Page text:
Like most high school football players, New Canaan’s Johnny Wise found himself in a state of uncertainty late last summer. The calendar year started with optimism: Wise had just led the Rams as a junior with 668 rushing yards and 11 touchdowns.
Wise’s future was bright: he was set to be the featured back for a program always in contention not just for state titles but the No. 1 ranking in Connecticut. FBS schools had already started to take notice of the 6-2, 205-pound back.
But Covid-19 would turn the shine into darkness for many, and Wise was no different. After six weeks of delays, the state canceled the fall football season. Without any games, Wise was not going to be able to make any additional positive impressions on schools.
Wise did, however, have an escape hatch. His family has owned a lakeside home in Lincolnton, GA., a town of about 1,850 citizens less than two hours from the South Carolina border. Wise’s father, John, had reached out in early spring to Lee Chomskis, the new football coach at Lincoln County High School, about the possibility of Wise moving down to play football in the fall.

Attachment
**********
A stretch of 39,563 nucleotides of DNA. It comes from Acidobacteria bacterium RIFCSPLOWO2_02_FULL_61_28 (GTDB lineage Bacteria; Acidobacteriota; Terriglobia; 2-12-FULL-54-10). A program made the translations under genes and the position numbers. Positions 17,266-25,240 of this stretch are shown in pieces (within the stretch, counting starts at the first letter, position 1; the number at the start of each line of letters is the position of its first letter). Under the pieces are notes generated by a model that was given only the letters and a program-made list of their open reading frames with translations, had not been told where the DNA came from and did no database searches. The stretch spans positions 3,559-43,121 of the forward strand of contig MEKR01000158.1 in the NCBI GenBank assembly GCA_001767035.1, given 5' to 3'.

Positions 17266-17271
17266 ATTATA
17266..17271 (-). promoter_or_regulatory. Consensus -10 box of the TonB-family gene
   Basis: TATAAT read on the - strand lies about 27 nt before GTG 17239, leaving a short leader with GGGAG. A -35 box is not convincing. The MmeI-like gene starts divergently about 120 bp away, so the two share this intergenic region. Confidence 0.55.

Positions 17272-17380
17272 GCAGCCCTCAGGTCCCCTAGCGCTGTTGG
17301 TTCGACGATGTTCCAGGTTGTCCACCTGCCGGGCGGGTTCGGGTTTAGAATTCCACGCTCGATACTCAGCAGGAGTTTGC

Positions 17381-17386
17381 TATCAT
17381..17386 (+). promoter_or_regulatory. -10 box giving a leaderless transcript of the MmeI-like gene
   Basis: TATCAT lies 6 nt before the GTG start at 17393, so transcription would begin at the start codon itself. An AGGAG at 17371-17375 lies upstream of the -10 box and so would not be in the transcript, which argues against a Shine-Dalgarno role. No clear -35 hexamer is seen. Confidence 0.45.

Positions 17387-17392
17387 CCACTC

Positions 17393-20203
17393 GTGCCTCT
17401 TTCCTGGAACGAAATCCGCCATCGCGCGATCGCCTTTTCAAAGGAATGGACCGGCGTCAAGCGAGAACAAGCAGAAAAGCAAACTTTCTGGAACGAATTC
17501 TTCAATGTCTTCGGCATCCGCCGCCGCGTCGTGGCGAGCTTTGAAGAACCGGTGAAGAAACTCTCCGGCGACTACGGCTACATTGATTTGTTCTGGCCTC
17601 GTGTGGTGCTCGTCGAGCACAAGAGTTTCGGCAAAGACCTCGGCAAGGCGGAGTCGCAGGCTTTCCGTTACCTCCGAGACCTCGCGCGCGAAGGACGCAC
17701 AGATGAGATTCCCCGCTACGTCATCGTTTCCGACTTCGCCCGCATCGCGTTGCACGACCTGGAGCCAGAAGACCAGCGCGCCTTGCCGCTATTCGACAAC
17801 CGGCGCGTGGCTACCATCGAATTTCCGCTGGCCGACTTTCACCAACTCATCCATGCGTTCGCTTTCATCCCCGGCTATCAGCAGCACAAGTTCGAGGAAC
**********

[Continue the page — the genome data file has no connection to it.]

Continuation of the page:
Five months later, Wise had a difficult choice.
“When things first got canceled I was kind of debating it. What I should do. My dad talked to Coach Marinelli and he said definitely do it,” recalled Wise, referring to New Canaan coach Lou Marinelli’s recommendation to play in Georgia. “I was getting interest from FBS schools but I didn’t have any offers. With everything canceled in Connecticut I wasn’t going to get the opportunity and with a postgrad year with everything going on I didn’t know what would happen. After talking everything over I knew it was going to be a tough decision to move but it was definitely the right move for my future.”
The next time Chomskis heard from John Wise, he gave him a message: Come on down to Lincoln.
Everything would break perfectly for Wise at every turn. By the time the season ended 24 days ago, with a loss in the state quarterfinals, Wise, who said he had played one series on defense at New Canaan, led the Red Devils in tackles and was named the Region 8A Defensive Player of the Year.